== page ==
Maze pits his super skills against a powerful opponent.


Medium: Comic books
Published by: DC Comics
First Appeared: 1986
Creators: Bob Rozakis (writer) and Stephen DeStefano (artist)
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Superheroes have a fine track record in saving the world from alien invasions, thwarting super villains, preventing or mitigating titanic disasters, and …

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… dealing with other menaces of similar magnitude. But they're not so good with the things that concern ordinary people, going about their neighborhood business, on a daily basis. That's what makes DC Comics' 'Mazing Man stand out from the crowd.

One of the things, anyway.

Maze's (he was usually addressed as Maze, no relation) greatest super deed was to save a child from being run over by a car. Of course, when things like that happen in real life, usually the hero says afterward that anyone would have done it, he just happened to be in the right place, etc. etc. But even tho that was Maze's attitude as well, it gives him impressive credentials as a hero — as, in a much smaller way, do his less spectacular but more frequent heroic acts, such as preventing kids from eating cigarette butts or rescuing stray dogs from tin cans their snouts accidentally got stuck in.

'Mazing Man's career started when Sigfried Horatio Hunch III, a cheerful and amiable dwarf with as firm a grip on reality as he needed (but no firmer), found a costume helmet in an alley dumpster and decided to use it to become a superhero. Taking his cue from a letter on the helmet's forehead, he immediately proclaimed himself Wonderful Man. Then a slight jolt made the letter swing around, and he had to come up with a new name. He considered and rejected Marvel Man (no relation), Miracle Man (same), Mighty Man (still same) and Muscle Man (same one more time), all of which at least came close to having been used anyway, and settled on 'Mazing Man. He made the rest of the costume later, out of odds and ends.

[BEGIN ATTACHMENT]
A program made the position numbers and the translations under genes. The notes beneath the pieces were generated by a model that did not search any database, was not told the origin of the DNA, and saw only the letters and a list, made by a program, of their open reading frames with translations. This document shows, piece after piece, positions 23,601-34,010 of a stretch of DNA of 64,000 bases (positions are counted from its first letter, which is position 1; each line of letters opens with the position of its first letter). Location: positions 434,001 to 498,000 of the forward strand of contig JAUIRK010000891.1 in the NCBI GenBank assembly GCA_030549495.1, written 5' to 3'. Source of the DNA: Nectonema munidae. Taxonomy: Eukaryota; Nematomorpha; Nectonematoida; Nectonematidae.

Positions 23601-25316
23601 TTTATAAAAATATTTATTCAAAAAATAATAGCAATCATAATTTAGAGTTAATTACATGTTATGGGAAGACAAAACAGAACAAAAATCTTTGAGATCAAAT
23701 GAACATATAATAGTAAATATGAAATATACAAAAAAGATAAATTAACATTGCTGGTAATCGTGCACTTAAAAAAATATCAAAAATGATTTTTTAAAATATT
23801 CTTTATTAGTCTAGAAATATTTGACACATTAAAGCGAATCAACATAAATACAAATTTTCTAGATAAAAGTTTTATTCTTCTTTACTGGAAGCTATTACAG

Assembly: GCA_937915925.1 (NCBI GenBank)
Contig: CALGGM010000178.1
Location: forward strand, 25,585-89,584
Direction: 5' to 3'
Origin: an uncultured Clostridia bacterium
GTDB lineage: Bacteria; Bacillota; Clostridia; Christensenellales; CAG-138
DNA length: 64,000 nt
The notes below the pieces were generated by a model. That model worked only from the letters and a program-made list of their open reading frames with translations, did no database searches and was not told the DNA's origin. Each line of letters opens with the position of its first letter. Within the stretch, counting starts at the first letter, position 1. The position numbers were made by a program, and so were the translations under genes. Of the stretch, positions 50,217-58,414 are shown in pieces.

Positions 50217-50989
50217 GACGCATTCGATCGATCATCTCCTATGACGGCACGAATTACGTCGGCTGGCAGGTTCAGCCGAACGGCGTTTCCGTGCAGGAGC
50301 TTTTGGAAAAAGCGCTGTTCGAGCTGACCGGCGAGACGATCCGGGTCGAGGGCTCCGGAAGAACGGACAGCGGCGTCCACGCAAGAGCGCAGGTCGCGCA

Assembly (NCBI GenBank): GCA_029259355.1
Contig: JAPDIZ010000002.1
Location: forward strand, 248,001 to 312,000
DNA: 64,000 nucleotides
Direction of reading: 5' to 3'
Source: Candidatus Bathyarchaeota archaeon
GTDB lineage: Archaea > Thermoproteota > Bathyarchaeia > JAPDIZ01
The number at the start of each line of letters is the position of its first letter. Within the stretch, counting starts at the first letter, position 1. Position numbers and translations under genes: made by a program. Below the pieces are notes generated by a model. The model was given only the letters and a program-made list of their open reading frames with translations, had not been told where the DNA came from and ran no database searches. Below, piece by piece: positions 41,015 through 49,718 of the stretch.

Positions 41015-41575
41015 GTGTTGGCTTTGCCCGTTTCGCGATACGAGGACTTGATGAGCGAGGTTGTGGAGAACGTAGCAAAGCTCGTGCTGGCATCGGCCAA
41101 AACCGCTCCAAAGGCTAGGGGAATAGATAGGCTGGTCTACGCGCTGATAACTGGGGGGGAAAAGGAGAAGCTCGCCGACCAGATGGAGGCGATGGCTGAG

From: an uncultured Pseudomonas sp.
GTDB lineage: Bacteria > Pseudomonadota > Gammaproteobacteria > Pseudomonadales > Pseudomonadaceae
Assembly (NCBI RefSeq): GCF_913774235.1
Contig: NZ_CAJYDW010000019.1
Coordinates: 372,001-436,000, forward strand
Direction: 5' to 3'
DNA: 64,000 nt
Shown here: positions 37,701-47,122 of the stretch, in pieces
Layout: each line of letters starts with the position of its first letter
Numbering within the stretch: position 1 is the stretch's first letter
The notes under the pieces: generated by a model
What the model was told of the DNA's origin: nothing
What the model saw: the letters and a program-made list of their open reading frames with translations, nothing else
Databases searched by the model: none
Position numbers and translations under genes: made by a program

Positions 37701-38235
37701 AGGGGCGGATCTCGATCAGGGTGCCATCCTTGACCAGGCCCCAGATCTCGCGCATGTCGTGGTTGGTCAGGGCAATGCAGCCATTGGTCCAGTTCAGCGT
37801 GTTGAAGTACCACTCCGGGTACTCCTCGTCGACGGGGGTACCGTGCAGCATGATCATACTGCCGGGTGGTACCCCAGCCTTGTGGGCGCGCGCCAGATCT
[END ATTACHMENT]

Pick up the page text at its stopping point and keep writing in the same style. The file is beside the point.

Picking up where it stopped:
Maze's financial support comes from a sweepstakes he won years ago, so he can be 'Mazing Man and help people all day long. He lives in an apartment in Queens, NY, with his friend, Denton Fixx (who looks so much like a dog, he's sometimes refused entrance to humans-only establishments), and Denton's sister, K.P. Guido Garibaldi, big, dumb, macho and reasonably good-hearted, who lives downstairs, is also a major character, as are an excessively cute couple named Brenda and Eddie Valentine. 'Mazing Man is known throughout the neighborhood as a harmless nut who likes to do good deeds.

He was created by writer Bob Rozakis and artist Stephen DeStefano. Rozakis has worked on dozens of DC series, including Air Wave and Dial H for Hero, but is best known as the Answer Man (no relation), an expert on DC comics trivia. DeStefano divides his time between animation (where he's worked on such properties as Ren & Stimpy) and comics (where his other work includes Mickey Mouse). Rozakis and DeStefano also collaborated on a not-completely-serious superhero team called Hero Hotline.

'Mazing Man appeared in a 12-issue series from DC, dated January through December, 1986. It wasn't originally planned at that length, but since the world wasn't (and still isn't) ready for a superhero of his calibre, 12 issues is all it worked out to. The company did show enough commitment to the concept to publish three 'Mazing Man specials, dated 1987, '88 and '90, and to devote a page of Secret Origins #16 (July 1987) to the alley story, which launched his super career. All were written by Rozakis and drawn by DeStefano. The closest Maze came to a crossover was on the cover of #12, where he dreamed about an adventure with Frank Miller's "Dark Knight" version of Batman.

Then there was a decade in which he didn't appear at all. In 2001, DC explored a few riffs on its old Justice League theme, and someone who looked a lot like Maze (tho with some rather prominent differences) turned up in a one-panel excursion into surreality, along with Plastic Man, Ambush Bug, The Creeper and a couple of villains, as The Justice League of Anarchy.

Since then, nothing.


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Text ©2004-10 Donald D. Markstein. Art © DC Comics.